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PostPosted: January 26th, 2003, 7:45 pm 
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Joined: June 16th, 2002, 7:00 pm
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Location: Wyoming, Ontario Canada
Is it best to set your tent up ontop of the snow pack or dig down to the earth? Also should I still use a ground sheet? And will a thermo-rest pad keep the snow from turning into ice under me?


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PostPosted: January 26th, 2003, 8:19 pm 
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Joined: June 20th, 2001, 7:00 pm
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There's no need to dig down to the ground. Frozen ground feels a lot colder than the snow. It is also much harder & uncomfortable. You are unlikely to be able to drive pegs into it. Flooding could be a problem if there's a thaw & you have your tent in a snow hole. Drifting could bury your tent.

Low snow walls can be useful as windbreaks.
I use a groundsheet if I'm not too lazy, because I'd rather have it frozen down than the tent floor frozen in place.

I use 2 thermarests or a t-rest on a blue pad. The snow doesn't melt under me.


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PostPosted: January 27th, 2003, 12:43 am 
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Joined: August 19th, 2001, 7:00 pm
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Location: Thunder Bay, Ontario Canada
Get a bivy bag, and go tentless. You will need a tarp overhead to keep any snow off, and possibly to keep the wind off too. Depends on the site, slope, amount of snow, etc.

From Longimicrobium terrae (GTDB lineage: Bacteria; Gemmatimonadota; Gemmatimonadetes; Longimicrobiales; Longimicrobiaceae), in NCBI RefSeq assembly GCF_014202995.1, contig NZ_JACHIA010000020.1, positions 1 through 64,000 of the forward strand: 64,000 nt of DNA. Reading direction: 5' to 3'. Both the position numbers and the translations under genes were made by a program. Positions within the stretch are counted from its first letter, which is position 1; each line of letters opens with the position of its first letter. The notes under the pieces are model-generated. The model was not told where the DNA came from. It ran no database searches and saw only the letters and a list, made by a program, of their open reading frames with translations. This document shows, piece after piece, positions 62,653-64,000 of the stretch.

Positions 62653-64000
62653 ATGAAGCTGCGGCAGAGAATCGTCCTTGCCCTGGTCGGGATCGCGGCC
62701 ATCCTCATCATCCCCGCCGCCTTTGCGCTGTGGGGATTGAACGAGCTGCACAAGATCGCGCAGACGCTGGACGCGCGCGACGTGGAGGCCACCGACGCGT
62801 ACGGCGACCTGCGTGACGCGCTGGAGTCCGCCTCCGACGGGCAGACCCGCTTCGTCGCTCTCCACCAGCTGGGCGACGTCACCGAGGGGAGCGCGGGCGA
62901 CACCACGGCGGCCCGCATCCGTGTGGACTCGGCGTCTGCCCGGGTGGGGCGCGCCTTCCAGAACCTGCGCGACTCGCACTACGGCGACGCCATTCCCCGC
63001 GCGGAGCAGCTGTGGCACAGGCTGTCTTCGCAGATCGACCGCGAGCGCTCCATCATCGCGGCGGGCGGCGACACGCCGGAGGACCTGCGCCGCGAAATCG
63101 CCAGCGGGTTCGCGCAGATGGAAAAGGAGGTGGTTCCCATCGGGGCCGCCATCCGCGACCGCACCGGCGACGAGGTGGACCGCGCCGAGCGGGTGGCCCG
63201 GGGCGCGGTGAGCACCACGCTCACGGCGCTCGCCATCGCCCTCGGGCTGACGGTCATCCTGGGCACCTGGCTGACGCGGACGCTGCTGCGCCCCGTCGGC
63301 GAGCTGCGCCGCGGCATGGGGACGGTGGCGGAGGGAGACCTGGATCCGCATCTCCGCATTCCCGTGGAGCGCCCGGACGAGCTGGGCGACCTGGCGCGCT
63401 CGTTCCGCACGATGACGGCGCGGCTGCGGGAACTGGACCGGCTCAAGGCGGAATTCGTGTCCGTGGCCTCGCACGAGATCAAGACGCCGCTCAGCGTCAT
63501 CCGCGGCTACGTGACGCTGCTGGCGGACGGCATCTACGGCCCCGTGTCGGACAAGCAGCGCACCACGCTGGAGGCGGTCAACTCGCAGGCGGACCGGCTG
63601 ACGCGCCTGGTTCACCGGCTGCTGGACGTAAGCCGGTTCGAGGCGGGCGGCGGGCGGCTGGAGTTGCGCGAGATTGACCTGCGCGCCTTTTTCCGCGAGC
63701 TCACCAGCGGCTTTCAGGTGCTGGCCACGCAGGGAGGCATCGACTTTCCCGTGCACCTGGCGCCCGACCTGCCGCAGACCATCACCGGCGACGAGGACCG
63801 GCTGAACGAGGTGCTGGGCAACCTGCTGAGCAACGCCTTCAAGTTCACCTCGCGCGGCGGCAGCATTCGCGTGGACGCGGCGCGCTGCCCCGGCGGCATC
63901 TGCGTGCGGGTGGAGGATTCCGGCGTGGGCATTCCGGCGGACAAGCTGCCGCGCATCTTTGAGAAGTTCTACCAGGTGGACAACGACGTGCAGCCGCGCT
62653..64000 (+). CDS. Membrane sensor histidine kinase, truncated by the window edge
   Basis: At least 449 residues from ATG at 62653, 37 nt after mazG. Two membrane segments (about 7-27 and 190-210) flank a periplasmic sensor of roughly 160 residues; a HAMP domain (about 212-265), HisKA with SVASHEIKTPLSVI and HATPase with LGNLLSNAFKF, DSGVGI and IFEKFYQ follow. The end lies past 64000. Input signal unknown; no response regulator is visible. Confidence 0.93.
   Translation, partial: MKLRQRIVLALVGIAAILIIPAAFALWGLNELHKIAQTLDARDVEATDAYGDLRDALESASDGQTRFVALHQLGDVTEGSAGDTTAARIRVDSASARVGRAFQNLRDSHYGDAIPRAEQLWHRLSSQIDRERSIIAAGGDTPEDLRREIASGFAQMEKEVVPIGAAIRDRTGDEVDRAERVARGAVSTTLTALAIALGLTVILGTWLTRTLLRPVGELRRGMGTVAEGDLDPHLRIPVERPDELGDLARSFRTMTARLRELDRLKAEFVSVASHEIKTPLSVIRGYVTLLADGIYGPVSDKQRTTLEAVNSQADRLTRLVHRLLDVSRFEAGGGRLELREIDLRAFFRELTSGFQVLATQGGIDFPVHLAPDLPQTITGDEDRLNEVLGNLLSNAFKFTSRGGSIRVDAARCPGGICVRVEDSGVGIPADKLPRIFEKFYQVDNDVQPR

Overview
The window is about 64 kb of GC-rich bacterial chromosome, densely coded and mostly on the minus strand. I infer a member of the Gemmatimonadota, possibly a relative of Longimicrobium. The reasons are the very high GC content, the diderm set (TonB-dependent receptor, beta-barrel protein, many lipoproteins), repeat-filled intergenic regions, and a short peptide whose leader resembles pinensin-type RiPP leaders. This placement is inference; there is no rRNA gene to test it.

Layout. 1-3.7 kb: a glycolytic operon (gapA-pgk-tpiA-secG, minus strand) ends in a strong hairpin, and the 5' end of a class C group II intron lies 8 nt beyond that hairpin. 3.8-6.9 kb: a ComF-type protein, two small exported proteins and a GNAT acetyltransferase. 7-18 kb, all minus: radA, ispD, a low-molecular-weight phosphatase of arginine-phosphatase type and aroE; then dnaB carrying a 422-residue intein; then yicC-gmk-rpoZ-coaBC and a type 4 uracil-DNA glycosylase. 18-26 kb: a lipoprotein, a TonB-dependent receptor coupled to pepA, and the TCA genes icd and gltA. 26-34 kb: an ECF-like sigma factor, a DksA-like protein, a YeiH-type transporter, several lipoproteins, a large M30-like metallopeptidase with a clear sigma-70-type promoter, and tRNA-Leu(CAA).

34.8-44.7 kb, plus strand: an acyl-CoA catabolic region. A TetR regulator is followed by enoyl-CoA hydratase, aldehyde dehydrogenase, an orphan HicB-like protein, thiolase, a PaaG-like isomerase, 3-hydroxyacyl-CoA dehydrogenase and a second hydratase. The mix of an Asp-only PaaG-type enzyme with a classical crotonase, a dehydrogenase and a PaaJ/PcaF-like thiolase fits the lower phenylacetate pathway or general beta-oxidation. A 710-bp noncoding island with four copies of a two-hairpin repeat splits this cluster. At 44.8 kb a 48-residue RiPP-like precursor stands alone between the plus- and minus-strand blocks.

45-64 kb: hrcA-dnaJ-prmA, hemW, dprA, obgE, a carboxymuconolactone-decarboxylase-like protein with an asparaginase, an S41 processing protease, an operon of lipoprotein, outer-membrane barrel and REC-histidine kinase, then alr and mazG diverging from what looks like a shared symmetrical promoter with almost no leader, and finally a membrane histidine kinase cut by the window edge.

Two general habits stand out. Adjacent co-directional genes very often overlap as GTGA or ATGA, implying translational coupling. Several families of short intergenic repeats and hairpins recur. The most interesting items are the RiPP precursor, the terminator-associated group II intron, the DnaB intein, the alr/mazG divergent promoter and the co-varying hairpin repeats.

I hate sleeping in a cold nylon tent winter camping. It is a high humidity, frosty, clammy experience. With my -40 goose down bag and bivy bag, I like it "outside". The key thing is to totally get out of the wind. Absolute must. The tent is an advantage that way, but with some imagination, one can get a wind-free site, If the wind changes on you, you are scuppered, so that effects how well you chose your site. Best to be back in the bush. If going with the tent, definitely use the snow base. When I used to use a cold tent, I put a small poly tarp underneath it, between it and the snow, because your body heat will melt the snow under your thermarest. When sleeping under the tarp in my bivy and thermarest, I also use the small blue polytarp under the thermarest.

Even better is a hot tent and woodstove. But that’s for another thread.

Good luck.


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PostPosted: January 27th, 2003, 8:15 am 
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Joined: June 21st, 2001, 7:00 pm
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Location: Lynn Haven, Florida USA
We've only camped in the snow a half-dozen times, but managed to do it in reasonable comfort. We trample the snow and put a ground-cloth over it. Thermarest pads do very well at least down to 10-deg F which is the limit of my experience. You do have to be careful of venting the tent to prevent condensation. However, in my experience, the condensation freezes at low temperatures so at least it's dry.

I messed-up on the condensation think two Octobers ago when I used my New Hillberg solo tent for the first time. We weren't expecting 18-deg F, sleet and 30 mph winds. I was not used to the small volume of a true solo, 4-season tent and didn't have the vents open enough. Around midnight I noticed it was too warm. I checked the temp in the tent and it was 40-deg. I put the thermometer outside and it was 18. Frost/ice covered the inside of the lower tent sides.

I figured to ignore the inside ice as it appeared dry enough and went back to sleep. Learned a valuable lesson and still managed to stay dry.

Al


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PostPosted: January 27th, 2003, 10:12 am 
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Joined: April 23rd, 2002, 7:00 pm
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Location: Two Harbors, Minnesota USA